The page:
“Romeo & Juliet”: Shakespeare’s Globe

Jef Hall-Flavin on the South Bank
10 July 2021

Pandemic life has given us new ways of experiencing drama in our living rooms, but there’s nothing like the power of the theatrical event — a shared social experience around a stage — and Shakespeare’s Globe knows it. Like many, I approach Shakespeare with trepidation, having seen so many versions that fail to reach their audience, but Ola Ince’s Romeo & Juliet won me over right away. I’m not sure I’ve seen such a problematic succeed on so many level, and my visit to the Globe felt like a vaccination for the spirit.


Rebekah Murrell as Juliet. Photo credit: Tristram Kenton.


In an inspired opening sequence, the terrific cast and musicians introduced themselves and the roles they play, humanizing the proceedings from the start. Borrowing a handy technique used in Hamlet and A Midsummer Night’s Dream, the cast acted out a condensed version of the play in a dumbshow during the famous opening prologue, in which Adam Gillen (Mercutio) made fast friends with the audience, promising “two-hours’ traffic of our stage” — a promise faithfully kept with time to spare. Touted as a production that “finds new significance”, the most prominent feature of the stage was a large LED screen with block lettering, the text of which served as a thematic storyboard towering over the action, pointing out the societal ills of this modern-day Verona.

At first, I was thrilled at the bold decisiveness of the supersized supertitles: blood red, like the tight colour palette of Jacob Hughes’ thoughtful costumes. Each scene was given a thematic subject that contemporized the play, filtering it through an intelligent and effective societal lens. For instance, by shrewdly putting the Prince (Dwane Walcott) in a police uniform, suddenly Verona could be a Black Lives Matter Bristol or Minneapolis. Throughout. there was no question about the moral framework of this production in which poverty, violence, crime and punishment. patriarchy. disconnection. and other systemic forces are exposed on the screen as contributors to youth suicide. The supertitles succeeded in being a provocative, thought-provoking, and intelligently drawn commentary on today’s flawed society, reframing the 1597 worldview for a 2021 rethink. However, ascribing complicated human behaviour to a series of factoids quickly becomes problematic and reductive. A play is not a sociological thesis, alter all, and many of the thematic supertitles were at odds with the action.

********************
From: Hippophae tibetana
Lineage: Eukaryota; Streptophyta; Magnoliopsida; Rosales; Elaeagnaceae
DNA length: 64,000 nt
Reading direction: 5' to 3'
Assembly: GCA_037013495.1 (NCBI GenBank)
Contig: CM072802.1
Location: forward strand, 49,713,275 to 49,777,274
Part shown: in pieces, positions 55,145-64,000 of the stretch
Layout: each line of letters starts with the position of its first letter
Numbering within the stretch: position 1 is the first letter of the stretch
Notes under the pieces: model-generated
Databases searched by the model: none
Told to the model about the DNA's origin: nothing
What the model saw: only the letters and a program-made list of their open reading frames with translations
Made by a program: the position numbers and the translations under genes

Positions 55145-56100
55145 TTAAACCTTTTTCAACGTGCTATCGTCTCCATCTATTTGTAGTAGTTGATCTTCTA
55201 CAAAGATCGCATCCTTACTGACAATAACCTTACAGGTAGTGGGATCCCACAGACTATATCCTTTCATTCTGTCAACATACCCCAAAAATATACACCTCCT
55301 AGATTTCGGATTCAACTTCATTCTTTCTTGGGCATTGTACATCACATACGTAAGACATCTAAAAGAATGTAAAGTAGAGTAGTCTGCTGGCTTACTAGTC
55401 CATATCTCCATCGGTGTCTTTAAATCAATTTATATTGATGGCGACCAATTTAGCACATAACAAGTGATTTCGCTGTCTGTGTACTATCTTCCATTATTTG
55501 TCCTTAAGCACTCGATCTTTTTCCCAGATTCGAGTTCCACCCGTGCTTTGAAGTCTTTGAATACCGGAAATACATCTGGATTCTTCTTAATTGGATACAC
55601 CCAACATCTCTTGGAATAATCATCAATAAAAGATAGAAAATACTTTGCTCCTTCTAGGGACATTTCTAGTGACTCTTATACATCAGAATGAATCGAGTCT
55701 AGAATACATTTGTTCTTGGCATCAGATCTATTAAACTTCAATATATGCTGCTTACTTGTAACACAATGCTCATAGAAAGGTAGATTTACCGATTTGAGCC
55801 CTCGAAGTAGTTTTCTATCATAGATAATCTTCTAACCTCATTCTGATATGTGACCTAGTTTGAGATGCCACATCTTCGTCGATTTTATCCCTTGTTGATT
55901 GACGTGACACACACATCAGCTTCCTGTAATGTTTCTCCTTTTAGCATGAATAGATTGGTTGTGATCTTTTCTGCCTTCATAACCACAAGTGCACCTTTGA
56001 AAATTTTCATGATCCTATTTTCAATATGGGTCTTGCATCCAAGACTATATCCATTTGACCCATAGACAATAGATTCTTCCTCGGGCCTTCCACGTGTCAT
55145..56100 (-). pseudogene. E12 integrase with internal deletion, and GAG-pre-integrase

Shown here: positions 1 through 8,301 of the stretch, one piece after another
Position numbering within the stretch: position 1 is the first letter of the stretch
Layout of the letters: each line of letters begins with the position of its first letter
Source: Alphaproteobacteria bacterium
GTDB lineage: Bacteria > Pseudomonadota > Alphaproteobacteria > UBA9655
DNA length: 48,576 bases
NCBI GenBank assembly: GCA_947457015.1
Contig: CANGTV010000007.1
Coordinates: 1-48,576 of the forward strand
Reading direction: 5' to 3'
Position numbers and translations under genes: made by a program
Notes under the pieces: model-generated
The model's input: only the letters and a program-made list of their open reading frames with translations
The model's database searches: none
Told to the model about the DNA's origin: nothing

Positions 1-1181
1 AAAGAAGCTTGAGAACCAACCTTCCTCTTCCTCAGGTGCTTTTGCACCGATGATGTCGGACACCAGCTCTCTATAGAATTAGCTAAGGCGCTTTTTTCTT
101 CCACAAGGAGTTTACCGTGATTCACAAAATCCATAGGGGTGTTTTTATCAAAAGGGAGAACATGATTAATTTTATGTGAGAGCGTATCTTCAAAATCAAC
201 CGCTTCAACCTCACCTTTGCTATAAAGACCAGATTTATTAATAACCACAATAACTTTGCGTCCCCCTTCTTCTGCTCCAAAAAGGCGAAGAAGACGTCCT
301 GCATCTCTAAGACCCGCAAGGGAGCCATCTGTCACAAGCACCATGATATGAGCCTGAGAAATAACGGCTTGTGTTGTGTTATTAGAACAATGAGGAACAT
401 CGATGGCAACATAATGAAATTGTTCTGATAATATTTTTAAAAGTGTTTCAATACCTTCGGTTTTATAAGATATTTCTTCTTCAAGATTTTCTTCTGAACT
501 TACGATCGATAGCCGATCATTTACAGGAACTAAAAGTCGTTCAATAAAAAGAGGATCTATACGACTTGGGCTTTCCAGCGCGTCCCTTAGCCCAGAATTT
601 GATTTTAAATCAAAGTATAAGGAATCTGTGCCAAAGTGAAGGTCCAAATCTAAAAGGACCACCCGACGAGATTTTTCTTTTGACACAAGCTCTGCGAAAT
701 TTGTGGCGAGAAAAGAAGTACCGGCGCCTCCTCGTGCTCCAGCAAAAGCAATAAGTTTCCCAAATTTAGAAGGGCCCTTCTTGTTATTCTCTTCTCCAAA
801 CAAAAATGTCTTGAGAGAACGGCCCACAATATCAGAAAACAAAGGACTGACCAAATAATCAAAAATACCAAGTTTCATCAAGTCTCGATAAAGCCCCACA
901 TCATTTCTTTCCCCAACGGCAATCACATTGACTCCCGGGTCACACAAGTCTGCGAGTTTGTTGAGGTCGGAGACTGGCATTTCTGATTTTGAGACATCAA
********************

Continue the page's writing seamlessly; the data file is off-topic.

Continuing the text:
Zoe West as Benvolio. Photo credit: Marc Brenner.


The cutting of the play was marvelous. At a running time of less than two hours, what was left of Shakespeare’s text was swift and impactful, and with few exceptions the obvious edits didn’t harm the story. The Capulet ball, however, was a brilliant mess. Staged as a kind of fancy-dress drug-infused rave with a mini-rock band, the scene went off-script and served as a drunken summary of events in the form of songs. Thank goodness the lyrics (written by someone other than Shakespeare) were projected above, because the band’s sound system made them impossible to hear. Juliet joined the band and sang into the microphone about her instant attraction to Romeo, and Romeo reciprocated in what seemed to me a major storytelling error. Did all the partygoers hear this love song, or was it just in the minds of the two lovers? The reaction of the crowd suggested that the secret love affair was no longer so secret, which kind of ruins the whole plot. Thankfully the party was saved by lovelorn Paris (Walcott) singing to unimpressed Juliet (Rebekah Murrell), hilariously intoning Lionel Ritchie‘s “Hello” in a shark costume. Suddenly the storytelling faux pas seemed less important.

As much as I applaud the supertitles, the characterizations of the main characters often failed to uphold them. The cast was blessed with exceptionally skilled and engaging actors, but Romeo (Alfred Enoch) with his “good vibes only” t-shirt and Juliet with her privileged antiseptic home life were not society’s victims, they were the most well-adjusted people on the stage. If that was a deliberate directorial choice, then I struggled to understand it. For instance, the supertitles suggest that young men are taught by the patriarchy that they aren’t allowed to feel, leading to peer pressure-induced depression. However, in a missed opportunity to drive this point home, Romeo seemed coolly above the fray of Mercutio‘s constant taunting. He seemed in complete control of his feelings, instead of confused, depressed, or insecure.